Archive for December, 2005

CIA Operatives Wanted in Italian Kidnapping Case

Friday, December 23rd, 2005

ROME, December 23 – Today an Italian Prosecutor announced that arrest warrants for 22 CIA operatives have been issued on the 20th of December. The CIA agents are wanted for their part in an alleged kidnapping case in February 2003.

An Italian judge issued the warrants on Tuesday which allow all the nations of the European Union to arrest these CIA agents legally. The case revolves around the muslim cleric Osama Nasr Mostafa Hassan also known as Abu Omar. This man was under investigation by the Italian authorities in 2003 for alleged links with terrorist operations when a team of CIA agents abducted the man in the streets of Milan and transported him to Egypt where he was allegedly tortured.

Earlier this year Italian Prime Minister Berlusconi demanded an explanation from the U.S. ambassador on this case, no information about that meeting was publicized. Italian prosecutors are now asking the Justice Minister Roberto Castelli to demand the extradition of the CIA agents by the U.S.

Sources within the CIA meanwhile claims that the Italian military secret service approved the operation and that the Italian counterpart of the CIA was informed about this operation. The Italian government is denying any such claims and insist that this abduction was illegal.

Bird Flu Develops Resistance Against Tamiflu

Thursday, December 22nd, 2005

GENEVA, December 22 – In a very alarming development recent research shows that the dreaded H5N1 virus is developing into a Tamiflu-resistant form. This could mean that the stockpile most nations are accumulating might be useless in the battle against the avian influenza.

The incident happened in Vietnam where four out of eight hospitalized patients died after receiving Tamiflu treatment. Further research established that two of the victims were treated to late but the other two were treated correctly and the treatment did not work. Research shows that the specific strain was resistant to the Tamiflu drug normally used to cure victims.

Health experts agree that more research has to be done to establish the most efficient dosage and treatment period. Using too small dosage or to short of a treatment might even benefit the resistance of the H5N1 virus against Tamiflu. The WHO meanwhile warned that nobody should be alarmed by this development, yet there is no reason not too. Of course we need more research but the fact that a resistance has been developed against our best defense for the bird flu is a very worrying message.

Judge Resigns as Protest to Bush’s Secret Spy Program

Wednesday, December 21st, 2005

WASHINGTON, December 21 – The new chapter in this drama of covert spying missions approved by the President takes a dramatic turn. In light of the recent report by the New York Times and Bush’s confirmation of the report Judge James Robertson felt compelled to resign from his position as judge on a special court to regulate government surveillance.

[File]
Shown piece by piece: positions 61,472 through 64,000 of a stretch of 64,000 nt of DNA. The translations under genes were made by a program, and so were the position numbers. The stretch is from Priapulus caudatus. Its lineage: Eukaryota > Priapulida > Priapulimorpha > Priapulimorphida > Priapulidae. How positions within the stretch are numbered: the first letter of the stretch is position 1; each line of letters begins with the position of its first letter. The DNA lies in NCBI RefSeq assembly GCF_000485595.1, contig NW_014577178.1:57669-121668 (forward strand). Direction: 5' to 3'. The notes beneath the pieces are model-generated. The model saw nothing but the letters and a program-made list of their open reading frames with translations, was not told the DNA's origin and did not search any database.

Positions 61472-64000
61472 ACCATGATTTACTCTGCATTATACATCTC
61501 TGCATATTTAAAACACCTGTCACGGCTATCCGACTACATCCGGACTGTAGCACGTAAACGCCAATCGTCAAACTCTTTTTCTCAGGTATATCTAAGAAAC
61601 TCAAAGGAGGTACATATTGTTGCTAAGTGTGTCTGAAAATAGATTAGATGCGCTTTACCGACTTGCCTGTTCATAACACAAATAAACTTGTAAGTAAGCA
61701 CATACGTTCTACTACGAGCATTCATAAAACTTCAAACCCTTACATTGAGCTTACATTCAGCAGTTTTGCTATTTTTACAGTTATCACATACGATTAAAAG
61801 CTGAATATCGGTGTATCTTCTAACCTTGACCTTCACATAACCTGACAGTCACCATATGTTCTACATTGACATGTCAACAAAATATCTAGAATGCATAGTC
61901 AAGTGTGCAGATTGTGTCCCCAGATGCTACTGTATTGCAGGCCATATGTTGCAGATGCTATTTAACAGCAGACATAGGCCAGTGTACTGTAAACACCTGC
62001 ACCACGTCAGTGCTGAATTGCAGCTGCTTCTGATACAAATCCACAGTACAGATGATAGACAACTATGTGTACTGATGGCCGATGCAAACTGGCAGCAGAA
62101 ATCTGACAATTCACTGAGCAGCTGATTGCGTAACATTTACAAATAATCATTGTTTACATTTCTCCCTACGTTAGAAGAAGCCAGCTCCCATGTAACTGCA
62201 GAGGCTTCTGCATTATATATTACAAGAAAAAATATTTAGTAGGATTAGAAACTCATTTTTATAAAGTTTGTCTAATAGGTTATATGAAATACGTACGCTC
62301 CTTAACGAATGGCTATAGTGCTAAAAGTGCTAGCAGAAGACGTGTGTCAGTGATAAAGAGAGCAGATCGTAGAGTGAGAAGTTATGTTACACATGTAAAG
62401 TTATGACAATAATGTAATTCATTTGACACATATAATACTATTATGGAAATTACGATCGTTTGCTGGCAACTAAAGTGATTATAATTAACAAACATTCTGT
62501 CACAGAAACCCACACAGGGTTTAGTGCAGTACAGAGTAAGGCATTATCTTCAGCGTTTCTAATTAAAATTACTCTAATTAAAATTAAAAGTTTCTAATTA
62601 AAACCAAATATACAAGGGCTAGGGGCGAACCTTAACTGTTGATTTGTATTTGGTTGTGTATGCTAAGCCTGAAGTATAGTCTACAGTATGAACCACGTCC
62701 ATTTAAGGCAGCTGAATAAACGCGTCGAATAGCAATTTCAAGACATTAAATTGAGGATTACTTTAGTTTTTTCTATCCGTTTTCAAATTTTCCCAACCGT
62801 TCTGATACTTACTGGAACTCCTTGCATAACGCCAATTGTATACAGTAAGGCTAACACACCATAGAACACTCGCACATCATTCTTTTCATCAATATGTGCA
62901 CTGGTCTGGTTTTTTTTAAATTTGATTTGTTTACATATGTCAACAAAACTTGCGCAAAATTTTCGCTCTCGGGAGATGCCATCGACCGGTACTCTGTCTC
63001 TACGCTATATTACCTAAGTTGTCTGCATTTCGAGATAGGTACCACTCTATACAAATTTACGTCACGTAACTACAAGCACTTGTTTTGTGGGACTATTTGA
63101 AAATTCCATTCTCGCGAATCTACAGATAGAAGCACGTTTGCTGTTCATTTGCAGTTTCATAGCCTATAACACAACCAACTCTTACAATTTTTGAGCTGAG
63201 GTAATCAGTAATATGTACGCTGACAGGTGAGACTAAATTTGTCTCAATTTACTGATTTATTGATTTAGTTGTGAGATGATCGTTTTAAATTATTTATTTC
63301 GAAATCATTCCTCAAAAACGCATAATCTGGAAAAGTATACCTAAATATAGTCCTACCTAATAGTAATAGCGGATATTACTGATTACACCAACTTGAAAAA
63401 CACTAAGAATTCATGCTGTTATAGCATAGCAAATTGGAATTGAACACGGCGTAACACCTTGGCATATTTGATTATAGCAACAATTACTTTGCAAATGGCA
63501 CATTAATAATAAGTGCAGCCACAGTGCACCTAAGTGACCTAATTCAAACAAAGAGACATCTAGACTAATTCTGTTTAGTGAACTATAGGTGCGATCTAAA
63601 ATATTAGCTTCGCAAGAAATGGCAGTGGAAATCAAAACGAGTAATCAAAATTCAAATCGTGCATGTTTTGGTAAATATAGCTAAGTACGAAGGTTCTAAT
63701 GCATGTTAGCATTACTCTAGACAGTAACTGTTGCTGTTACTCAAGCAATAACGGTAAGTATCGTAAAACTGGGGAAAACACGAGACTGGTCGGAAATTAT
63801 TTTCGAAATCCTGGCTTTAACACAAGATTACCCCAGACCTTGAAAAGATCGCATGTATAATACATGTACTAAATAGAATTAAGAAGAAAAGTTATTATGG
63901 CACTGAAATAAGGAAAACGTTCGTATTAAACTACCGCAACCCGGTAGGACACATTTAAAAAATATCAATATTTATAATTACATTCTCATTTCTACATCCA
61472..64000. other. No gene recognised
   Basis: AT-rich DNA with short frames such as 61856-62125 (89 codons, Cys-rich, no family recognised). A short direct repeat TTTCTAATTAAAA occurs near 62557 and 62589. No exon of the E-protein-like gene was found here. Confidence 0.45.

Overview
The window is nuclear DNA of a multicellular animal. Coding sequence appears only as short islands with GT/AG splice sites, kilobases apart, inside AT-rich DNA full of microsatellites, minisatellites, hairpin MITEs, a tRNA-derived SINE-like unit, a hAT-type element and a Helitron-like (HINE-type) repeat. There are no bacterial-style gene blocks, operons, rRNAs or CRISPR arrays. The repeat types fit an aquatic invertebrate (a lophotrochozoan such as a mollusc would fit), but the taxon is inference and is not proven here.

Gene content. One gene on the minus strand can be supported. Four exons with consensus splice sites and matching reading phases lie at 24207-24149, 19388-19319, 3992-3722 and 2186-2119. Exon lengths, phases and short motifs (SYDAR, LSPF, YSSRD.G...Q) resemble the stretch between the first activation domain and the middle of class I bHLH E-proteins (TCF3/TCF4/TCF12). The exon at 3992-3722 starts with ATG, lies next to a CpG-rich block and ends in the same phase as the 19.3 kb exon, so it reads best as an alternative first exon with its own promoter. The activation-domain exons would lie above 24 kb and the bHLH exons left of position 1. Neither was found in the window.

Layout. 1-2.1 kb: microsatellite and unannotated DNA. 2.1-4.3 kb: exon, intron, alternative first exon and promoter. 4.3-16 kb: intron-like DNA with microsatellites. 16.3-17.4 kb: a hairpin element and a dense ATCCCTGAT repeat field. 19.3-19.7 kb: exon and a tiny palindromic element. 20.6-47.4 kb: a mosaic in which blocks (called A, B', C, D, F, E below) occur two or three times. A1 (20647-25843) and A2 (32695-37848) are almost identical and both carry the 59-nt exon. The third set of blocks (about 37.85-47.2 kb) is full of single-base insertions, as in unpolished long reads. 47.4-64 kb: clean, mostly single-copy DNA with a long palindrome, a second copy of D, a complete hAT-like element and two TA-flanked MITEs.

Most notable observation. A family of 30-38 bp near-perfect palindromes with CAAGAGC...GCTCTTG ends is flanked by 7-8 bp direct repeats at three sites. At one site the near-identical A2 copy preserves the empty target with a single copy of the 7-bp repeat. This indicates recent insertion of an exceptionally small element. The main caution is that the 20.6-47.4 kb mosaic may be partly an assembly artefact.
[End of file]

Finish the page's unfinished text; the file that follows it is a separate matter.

The aide to Judge Robertson would not comment on the situation and the White House of course refused comments as well but the informed spectators all agree that this is a resignation out of protest. Bush made it clear that he has no intention to stop the secret intelligence gathering that started in the 9/11 aftermath and obviously Judge Robertson had questions towards the legal justification of his program.

It is rather interesting to see how this develops, if Bush stumbles onto more resistance he might be forced to temporarily stop the program. Seeing as the Senate refused to renew the Patriot Act many people object to Bush’s sense of dictatorship, this on top of the criticism on the war in Iraq might form a huge problem for Bush, who saw his popularity fall and fall and fall.

Smoking Among Teenagers Slowed Down as Painkillers Gain Popularity

Tuesday, December 20th, 2005

MICHIGAN, December 20 – It seems as though the big guns are gaining popularity among teens. In a recent survey held by the National Institute on Drug Abuse and the University of Michigan.

The survey showed that the decline of smoking, which progressed quickly every year, has come to a stop. Probable causes for this is the decrease of government and state funds for prevention of smoking and a big increase, record breaking even, among cigarette manufacturers. Still the 23% of high school seniors smoking is considerably less than the 40% rate of 1976. In comparison with last year there was almost no difference among teenagers.

Strangely enough, and very alerting, the use of prescription painkillers increased rapidly. Painkillers like Oxycontin and Vicodin are popular among teenagers and given the addictive nature of these drugs that’s an extremely worrying development.

Illegal drugs, with marijuana as frontrunner, have been declining also, with just a very modest decline in the upper grades. All in all about every form of drug use either decline or leveled out except for prescription painkillers.